Yet, with improved DNA technology more positive war veterans’ IDs are expected, so they finally can be brought home.
A World War II hero from the Coastal Bend has finally come home to a hero's welcome.
I had the honor of witnessing history – a relatively unknown hero who paid the ultimate sacrifice nearly eight decades ago finally was brought home.
A flag-draped casket can only mean one thing -- another final farewell – but Army Sgt. Herald Ray Boyd’s journey to his final resting place at the Coastal Bend Veterans Cemetery was an unusual one.
“He was someone we never knew,” said his nephew Larry Mayfield. “We just knew, we knew a picture of him.”
Mayfield wasn’t even born when his uncle “Ray” volunteered to serve in the war.
“It was something he wanted to do,” he said.
Mayfield was at Corpus Christi International Airport on Friday to welcome Boyd, a San Patricio-county native, home.
“When they notified me, that was a surprise,” he said. “Probably hadn't thought of him since my mother passed away in 2003.”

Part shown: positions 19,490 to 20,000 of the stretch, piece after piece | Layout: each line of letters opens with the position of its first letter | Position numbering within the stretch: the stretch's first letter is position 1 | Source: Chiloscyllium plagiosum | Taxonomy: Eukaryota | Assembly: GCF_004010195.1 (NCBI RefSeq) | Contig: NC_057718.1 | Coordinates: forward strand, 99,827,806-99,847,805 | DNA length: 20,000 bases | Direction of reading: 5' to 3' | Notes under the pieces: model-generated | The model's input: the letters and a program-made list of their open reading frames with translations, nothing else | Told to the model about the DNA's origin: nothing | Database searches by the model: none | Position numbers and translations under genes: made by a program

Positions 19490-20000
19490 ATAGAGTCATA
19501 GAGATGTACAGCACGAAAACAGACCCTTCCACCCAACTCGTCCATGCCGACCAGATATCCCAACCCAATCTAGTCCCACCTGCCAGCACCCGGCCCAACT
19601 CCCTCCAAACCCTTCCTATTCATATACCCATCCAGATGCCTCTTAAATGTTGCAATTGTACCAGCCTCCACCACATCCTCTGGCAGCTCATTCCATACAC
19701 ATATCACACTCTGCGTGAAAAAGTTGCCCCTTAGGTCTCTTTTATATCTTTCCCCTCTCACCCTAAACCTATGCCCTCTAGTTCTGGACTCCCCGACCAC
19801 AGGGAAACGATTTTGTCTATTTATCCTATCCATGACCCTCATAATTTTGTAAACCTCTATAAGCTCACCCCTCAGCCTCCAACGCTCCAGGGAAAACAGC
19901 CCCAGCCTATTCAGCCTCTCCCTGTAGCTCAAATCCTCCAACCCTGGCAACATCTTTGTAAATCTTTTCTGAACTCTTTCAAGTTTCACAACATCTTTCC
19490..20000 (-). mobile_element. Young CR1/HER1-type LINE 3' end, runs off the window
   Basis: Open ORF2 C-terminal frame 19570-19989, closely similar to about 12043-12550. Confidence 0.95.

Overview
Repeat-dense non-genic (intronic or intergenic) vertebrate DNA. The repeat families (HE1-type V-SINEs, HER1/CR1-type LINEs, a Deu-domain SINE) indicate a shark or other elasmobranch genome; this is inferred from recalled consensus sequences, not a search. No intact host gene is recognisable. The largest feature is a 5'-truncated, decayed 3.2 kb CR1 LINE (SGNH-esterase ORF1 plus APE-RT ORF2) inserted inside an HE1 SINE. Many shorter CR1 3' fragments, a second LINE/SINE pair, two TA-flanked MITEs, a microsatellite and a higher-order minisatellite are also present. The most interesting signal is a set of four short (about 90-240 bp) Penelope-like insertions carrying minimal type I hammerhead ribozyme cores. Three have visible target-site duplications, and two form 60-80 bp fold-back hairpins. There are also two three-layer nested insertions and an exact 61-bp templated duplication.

Boyd’s return home was one 77 years in the making. A gunner aboard a B-17 flying fortress during the Battle of Berlin, he was part of the famed 350th bombardment squadron of the 8th air force in Europe.
His plane was one of the 21 lost on Feb. 3, 1945, the day of the heaviest air attack. Three months later, Germany would surrender.
Boyd was 25.
Two months ago -- July 8 –Boyd's remains were finally identified after his DNA was positively matched to Mayfield’s and another relative, Michael A. Boyd.
Even though Mayfield and his brother Robert were both born after Boyd took his final breath, they were among the 17 family members on hand to welcome Boyd back from the battlefield.
Robert was caught off-guard by the poignancy of the moment.
“Well, I was filming with my camera and the first thing I thought of was ‘Hello,’ ” he said.
Hello, and goodbye.
Fellow combat veterans such as Joe Perez also welcomed Boyd home, despite not having known him or his family.
“I lost my cousin in Vietnam, too,” said Perez, who also is a Vietnam veteran. “But, I'm glad he's home.”
Phil Samporano's uncle, Dudley Ingraham, also died in that plane. He knew Ray well, Samporano said.
“We want to look back on them as superheroes, but they weren’t,” he said. “They had a job to do and they did it. They were just living in the moment which they were assigned in history.”
Now, we will never forget him.
“He's going to be special in my life for the rest of my life,” Larry Mayfield said. “However long as I live.”
Boyd was just one of the servicemembers unaccounted for from previous wars -- an overwhelming majority of them from WWII.